Manfredi VENTURA mventura at resulb.ulb.ac.be
Wed Jan 8 07:38:56 EST 1997

In article <32B8779D.30A6 at cybrtyme.com>, norednex at cybrtyme.com says...
>Can anyone help me with some information about the "Locked In" state
>after a TBI??
>A short synopsis of what it entails?
>Please respond, my precious "adopted" son dAniel has emerged from his
>coma, but may be Locked In.
>karen suzanne
>norednex at cybrtyme.com

The locked-in-state is a neurological syndrome where the patient is alert 
(fully conscious) but quite unable to demonstrate this to the outside (he seems 
to be in coma but he is not).
It is usually caused by lesion(s) in the brainstem (the anatomical region 
between the brain and the spinal cord) which block the brain impulses to go to 
the cranial nerve and the lower part of the body prohibiting so all voluntary 
movement; and block the peripheral impulse to reach the brain (suppressing all 
sensation (below the head)). In these case, the patient is usually only able to 
communicate with eyes movements or by blinkink his eyelids (e.g. one blink to 
say "no", 2 blinks to say "yes").
It is important to know that these patients usually understand what people are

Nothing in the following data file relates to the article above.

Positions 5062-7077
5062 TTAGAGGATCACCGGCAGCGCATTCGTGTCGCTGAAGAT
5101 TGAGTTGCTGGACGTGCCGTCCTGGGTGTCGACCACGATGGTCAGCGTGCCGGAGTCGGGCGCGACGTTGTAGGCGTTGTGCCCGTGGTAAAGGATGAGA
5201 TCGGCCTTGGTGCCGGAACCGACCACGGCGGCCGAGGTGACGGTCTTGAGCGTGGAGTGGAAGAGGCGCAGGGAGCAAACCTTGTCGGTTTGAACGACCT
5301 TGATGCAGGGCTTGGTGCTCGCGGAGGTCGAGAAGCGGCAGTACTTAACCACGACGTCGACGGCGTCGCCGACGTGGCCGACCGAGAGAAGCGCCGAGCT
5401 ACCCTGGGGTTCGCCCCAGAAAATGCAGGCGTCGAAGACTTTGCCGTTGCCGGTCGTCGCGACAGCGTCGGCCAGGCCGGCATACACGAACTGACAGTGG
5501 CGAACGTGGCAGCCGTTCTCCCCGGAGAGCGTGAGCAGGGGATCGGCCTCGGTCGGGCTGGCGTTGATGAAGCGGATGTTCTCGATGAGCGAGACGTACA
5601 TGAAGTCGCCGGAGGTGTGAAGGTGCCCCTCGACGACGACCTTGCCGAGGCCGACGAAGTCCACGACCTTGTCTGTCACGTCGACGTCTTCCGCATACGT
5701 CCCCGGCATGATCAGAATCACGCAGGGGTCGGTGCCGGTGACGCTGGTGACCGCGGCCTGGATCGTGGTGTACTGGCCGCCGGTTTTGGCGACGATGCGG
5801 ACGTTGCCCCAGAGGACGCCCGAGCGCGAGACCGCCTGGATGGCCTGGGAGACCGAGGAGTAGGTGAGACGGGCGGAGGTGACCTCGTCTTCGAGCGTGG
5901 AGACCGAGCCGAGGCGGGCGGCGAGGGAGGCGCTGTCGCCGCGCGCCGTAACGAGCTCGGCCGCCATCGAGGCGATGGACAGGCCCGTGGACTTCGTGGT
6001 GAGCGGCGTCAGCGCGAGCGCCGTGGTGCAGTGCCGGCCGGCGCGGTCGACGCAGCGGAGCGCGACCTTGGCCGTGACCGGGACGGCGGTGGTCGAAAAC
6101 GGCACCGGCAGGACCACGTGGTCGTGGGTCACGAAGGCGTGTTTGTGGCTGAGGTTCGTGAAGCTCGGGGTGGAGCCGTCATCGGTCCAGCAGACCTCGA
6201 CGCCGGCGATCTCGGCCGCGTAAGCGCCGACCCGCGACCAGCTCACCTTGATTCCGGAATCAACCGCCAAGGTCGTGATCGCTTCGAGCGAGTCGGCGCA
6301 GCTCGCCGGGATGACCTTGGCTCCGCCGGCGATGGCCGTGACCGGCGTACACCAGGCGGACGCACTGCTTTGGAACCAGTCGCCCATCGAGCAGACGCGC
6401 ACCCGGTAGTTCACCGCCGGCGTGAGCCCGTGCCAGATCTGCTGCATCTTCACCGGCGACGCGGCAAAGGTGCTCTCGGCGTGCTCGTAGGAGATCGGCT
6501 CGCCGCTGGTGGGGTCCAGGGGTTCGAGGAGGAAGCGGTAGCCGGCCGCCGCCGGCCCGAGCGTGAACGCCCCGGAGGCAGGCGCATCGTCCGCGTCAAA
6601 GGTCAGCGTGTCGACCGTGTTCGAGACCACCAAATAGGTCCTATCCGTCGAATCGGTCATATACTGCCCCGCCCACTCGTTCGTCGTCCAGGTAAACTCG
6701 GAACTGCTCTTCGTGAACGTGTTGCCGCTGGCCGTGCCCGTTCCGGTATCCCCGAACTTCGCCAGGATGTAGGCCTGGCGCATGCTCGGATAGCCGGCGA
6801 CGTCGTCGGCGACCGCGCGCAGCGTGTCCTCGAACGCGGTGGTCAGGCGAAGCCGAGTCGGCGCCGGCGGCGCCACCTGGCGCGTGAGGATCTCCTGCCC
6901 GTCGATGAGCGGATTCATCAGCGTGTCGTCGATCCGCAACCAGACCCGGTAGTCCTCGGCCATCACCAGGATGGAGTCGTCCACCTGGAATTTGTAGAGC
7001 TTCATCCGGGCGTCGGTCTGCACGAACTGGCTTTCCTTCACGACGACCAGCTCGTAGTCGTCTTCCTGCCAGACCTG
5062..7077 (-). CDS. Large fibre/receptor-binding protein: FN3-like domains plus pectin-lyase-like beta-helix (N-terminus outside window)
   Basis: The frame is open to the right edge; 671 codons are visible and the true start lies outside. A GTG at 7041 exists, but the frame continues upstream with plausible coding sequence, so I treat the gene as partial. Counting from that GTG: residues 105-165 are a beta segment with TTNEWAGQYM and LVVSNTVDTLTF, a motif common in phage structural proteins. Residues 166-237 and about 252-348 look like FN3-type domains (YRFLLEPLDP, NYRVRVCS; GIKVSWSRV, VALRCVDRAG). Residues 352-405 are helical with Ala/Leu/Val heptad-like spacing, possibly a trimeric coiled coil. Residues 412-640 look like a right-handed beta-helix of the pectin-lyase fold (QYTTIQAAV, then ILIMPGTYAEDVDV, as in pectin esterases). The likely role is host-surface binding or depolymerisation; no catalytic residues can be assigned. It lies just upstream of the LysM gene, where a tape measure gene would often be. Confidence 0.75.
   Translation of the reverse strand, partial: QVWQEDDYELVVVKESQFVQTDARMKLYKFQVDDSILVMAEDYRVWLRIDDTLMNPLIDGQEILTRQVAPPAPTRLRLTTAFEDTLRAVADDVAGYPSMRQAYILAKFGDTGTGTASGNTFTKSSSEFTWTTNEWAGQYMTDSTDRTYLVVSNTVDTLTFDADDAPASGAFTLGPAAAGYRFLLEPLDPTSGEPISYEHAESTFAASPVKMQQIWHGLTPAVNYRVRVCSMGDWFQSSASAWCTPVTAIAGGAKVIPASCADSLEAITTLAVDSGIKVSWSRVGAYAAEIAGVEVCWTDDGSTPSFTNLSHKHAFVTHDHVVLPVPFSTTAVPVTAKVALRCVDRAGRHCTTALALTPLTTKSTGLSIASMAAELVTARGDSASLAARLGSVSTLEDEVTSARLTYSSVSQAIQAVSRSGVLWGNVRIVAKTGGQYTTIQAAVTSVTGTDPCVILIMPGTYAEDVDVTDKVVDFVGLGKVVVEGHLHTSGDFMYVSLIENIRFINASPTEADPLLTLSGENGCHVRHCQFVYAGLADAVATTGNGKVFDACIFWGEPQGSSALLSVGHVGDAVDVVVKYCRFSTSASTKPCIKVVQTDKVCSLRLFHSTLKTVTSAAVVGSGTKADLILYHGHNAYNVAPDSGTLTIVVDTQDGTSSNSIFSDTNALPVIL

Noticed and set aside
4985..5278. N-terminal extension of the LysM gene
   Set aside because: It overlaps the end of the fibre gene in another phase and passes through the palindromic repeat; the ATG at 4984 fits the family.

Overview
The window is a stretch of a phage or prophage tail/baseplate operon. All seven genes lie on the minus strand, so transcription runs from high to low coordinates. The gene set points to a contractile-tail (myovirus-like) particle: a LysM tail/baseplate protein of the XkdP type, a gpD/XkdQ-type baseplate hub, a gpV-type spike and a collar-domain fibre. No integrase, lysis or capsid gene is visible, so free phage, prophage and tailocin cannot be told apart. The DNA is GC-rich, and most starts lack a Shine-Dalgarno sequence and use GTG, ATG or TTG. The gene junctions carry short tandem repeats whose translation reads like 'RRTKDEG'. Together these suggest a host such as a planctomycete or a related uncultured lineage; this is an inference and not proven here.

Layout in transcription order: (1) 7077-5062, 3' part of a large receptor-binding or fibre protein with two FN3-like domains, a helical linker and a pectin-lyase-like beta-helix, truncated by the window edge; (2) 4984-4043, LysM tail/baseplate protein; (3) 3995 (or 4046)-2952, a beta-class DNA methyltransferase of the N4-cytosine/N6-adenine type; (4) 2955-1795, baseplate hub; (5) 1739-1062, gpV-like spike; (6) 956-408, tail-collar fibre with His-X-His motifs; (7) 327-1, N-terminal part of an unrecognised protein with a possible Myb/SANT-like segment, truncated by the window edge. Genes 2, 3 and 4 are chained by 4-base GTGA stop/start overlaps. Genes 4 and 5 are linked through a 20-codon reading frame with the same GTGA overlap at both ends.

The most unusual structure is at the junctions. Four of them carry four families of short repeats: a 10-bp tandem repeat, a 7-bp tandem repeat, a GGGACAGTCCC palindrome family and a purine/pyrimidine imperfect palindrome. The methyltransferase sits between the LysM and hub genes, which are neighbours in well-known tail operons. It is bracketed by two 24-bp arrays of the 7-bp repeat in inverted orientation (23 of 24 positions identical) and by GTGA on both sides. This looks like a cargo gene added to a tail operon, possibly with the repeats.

saying aroud them.
Peripheral involvement of the nervous system, as severe Guillain Barré syndrome 
can sometimes lead to this condition.It is quite unusual after TBI which 
typically produces conscioussness impairment whith more or less severe coma 
(locked-in-state is not a coma)  but it could happen when the patient "awakes" 
from his original coma, if he has sustained severe and strategically located 
brainstem lesion.
An expererienced physician should do the difference between coma / stupor and 

A good reference on this topic is the book "Diagnosis of stupor and coma" (I do 
not have it here close to me, so my memory could give me an approximative 
title) by Plum and Posner.
If you need more accurate references just ask me.

Good luck and all my whishes of prompt recovery fo Daniel.

More information about the Neur-sci mailing list